Healthy Living - Body, soul and spirit!

Written by Donna-Rae Cartwright

Healthy Living

A healthy lifestyle is holistic. You cannot look at justrepparttar physical side of healthy living and negate our responsibility to nurturerepparttar 126995 spiritual side, and vice versa.

God created us as physical and spiritual beings. He created us as physical when He made us fromrepparttar 126996 dust ofrepparttar 126997 earth and gave us bodies, breathing life into us. He created us as mortal, finite beings - but He also created us as spiritual beings, to live or die eternally.

So because God created us to live in tension with ourselves, balancingrepparttar 126998 spiritual andrepparttar 126999 physical, healthy living is to look after both areas of our life, to live a holistic lifestyle. More often than not we hear teaching onrepparttar 127000 nurturing of our spiritual lives, discipleship – what it means to live a truly Christian life as a disciple of Jesus, and so on, but not very often do we hear teaching on looking after our physical bodies.

It is my belief that if we take just as much care of our physical bodies –repparttar 127001 way we dress,repparttar 127002 way we eat, exercise and rest – as we do of our spiritual state, we will set a precedent amongst non-believers. They will see Christ inrepparttar 127003 way we live our lives.

So that is what this article is about –repparttar 127004 physical side of healthy living, looking after our bodies. However please realise that although this is what I am focusing on, I am in no way ignoringrepparttar 127005 spiritual.

Some time ago, I felt challenged to a healthy lifestyle. A scripture He gave me was Hebrews 3:4-11. I know you have probably only ever heard this passage inrepparttar 127006 context of spiritual rest, but there are a few key principles that I want to draw out in regards to healthy living.

“(For every house is built by someone; butrepparttar 127007 builder of all things is God.) Now Moses was faithful in all God’s house as a servant, to testify torepparttar 127008 things that would be spoken later. Christ, however, was faithful over God’s house as a Son, and we are His house if we hold firmrepparttar 127009 confidence andrepparttar 127010 pride that belong to Hope.

Therefore, asrepparttar 127011 Holy Spirit says: “Today, if you hear His voice, do not harden your hearts as inrepparttar 127012 rebellion, as onrepparttar 127013 day of testing inrepparttar 127014 wilderness, where your ancestors put me torepparttar 127015 test, though they had seen my works for forty years. Therefore I was angry with that generation, and I said, ‘They always go astray in their hearts, and they have not known my ways.’ As in my anger I swore, ‘They shall not enter my rest.’” (NRSV)

Principle 1: DO NOT STRIVE (v4) God isrepparttar 127016 builder, not us. He isrepparttar 127017 one who makes everything happen. Striving doesn’t help anyone – or anything – least of all you. Life,repparttar 127018 ministry etc, doesn’t depend on us. God is more concerned about us than He is aboutrepparttar 127019 work. He has many vessels through which He can work. It is folly to think that we arerepparttar 127020 only person who can dorepparttar 127021 task. DO NOT STRIVE. IT DOES NOT DEPEND ON US. GOD IS THE BUILDER.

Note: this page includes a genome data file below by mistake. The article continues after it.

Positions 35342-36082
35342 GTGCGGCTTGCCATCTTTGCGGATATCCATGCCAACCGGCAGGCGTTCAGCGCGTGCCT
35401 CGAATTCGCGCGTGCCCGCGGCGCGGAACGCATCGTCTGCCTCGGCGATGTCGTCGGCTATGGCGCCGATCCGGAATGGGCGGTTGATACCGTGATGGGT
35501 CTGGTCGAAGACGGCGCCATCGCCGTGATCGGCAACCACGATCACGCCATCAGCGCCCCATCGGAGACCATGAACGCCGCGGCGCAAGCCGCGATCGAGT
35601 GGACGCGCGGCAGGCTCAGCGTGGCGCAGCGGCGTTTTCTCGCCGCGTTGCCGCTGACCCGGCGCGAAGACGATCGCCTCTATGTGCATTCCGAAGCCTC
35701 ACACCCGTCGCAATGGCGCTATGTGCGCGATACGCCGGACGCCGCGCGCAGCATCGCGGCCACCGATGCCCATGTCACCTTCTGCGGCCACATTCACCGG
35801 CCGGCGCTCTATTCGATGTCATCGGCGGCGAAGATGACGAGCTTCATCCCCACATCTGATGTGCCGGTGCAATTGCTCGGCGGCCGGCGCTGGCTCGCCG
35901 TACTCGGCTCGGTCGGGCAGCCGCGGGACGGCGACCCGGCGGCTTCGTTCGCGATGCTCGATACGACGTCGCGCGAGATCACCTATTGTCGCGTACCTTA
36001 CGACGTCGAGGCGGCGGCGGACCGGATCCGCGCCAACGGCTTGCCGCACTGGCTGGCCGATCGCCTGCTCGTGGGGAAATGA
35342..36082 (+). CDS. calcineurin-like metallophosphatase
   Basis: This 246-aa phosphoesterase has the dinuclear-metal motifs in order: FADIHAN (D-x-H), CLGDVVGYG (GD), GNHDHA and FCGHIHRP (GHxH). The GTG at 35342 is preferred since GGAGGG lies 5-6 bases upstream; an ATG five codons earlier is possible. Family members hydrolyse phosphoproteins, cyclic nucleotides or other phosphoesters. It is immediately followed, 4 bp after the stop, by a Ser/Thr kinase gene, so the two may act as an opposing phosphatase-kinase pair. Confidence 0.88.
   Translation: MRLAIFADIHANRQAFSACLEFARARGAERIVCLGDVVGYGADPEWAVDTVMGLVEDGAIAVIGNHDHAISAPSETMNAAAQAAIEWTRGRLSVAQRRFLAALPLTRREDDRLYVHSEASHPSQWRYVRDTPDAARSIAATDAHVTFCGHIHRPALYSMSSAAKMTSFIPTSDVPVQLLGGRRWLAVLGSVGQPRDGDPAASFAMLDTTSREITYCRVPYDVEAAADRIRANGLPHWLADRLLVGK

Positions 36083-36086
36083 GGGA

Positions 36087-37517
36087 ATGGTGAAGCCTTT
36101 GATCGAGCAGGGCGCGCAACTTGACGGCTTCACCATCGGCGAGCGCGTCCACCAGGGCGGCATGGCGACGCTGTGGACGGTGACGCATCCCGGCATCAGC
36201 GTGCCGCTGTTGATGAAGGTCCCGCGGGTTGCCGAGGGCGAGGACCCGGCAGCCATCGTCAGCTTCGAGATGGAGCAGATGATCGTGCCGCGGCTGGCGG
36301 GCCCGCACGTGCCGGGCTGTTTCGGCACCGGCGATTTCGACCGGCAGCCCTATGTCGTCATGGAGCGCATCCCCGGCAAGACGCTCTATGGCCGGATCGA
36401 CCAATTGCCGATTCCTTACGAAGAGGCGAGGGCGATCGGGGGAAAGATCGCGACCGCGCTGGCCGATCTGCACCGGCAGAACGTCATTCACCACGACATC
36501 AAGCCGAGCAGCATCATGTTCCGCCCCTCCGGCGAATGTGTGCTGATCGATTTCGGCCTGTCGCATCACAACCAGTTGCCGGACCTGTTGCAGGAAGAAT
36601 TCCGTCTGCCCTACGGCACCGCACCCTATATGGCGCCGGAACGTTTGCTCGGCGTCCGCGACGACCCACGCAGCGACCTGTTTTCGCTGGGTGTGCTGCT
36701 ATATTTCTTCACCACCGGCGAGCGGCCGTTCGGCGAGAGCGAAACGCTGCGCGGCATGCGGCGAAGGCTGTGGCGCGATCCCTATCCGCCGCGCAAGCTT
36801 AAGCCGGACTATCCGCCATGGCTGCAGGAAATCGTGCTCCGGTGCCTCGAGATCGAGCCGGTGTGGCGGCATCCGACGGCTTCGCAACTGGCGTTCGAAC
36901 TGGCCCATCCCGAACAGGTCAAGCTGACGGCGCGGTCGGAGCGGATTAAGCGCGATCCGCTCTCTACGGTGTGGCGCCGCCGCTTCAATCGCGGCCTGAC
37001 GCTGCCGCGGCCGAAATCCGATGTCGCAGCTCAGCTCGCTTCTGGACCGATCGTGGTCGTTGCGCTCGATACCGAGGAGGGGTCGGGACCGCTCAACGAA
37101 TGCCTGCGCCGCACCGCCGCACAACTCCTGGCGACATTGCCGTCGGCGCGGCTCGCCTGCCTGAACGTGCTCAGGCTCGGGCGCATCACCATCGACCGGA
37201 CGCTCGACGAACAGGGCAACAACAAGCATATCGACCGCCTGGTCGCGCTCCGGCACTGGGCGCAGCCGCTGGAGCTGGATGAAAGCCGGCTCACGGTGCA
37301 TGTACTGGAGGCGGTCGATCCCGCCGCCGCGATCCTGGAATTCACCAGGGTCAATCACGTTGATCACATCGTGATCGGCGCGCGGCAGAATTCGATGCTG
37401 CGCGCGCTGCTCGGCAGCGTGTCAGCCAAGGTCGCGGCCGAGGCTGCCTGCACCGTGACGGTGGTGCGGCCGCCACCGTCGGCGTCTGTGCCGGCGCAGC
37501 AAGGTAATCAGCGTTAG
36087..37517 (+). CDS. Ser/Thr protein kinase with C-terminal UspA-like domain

Principle 2: WE ARE THE HOUSE OF GOD (v6) Our bodies arerepparttar 127022 temple ofrepparttar 127023 Holy Spirit. We need to take care of them. If we don’t we will not be good for anything because we will run ourselves intorepparttar 127024 ground. We need to respect God by taking care ofrepparttar 127025 body He has given us by: - - EATING HEALTHILY - EXERCISE regularly - Getting enough REST

Christ and Culture (Part 1)

Written by Aleck Cartwright

Christ and Culture Part 1

The conflict between Christ and culture is not new and neither is it rare. It is a daily occurrence asrepparttar boundaries are blurred andrepparttar 126994 culture develops. Christians have been viewed more often than not as subversive because of a belief that they are destined for more than just a human destiny. Many times they have paid a high price for it and continue to do so, fromrepparttar 126995 early Christian martyrs of Rome to those who refuse to bend their beliefs torepparttar 126996 desires of a communist state. In many nations ofrepparttar 126997 modern worldrepparttar 126998 underground church is still being persecuted.

Such cases are disturbing but expected. In many nations there are overt and covert attempts to silence religion, that is out of favour, from being expressed in public institutions. Religious views are being marginalised and reduced to impotent fairy tales better suited to children's bedrooms before a good night kiss, or perhaps some trivial, private and quiet hobby like stamp collecting. Religion is seen as an activity not befitting an intelligent public-spirited adult. Religion is seen as a past-time not a lifestyle. The issue is very much current as well as historical. To tackle question of Christ and culture we should clearly define Christ and culture.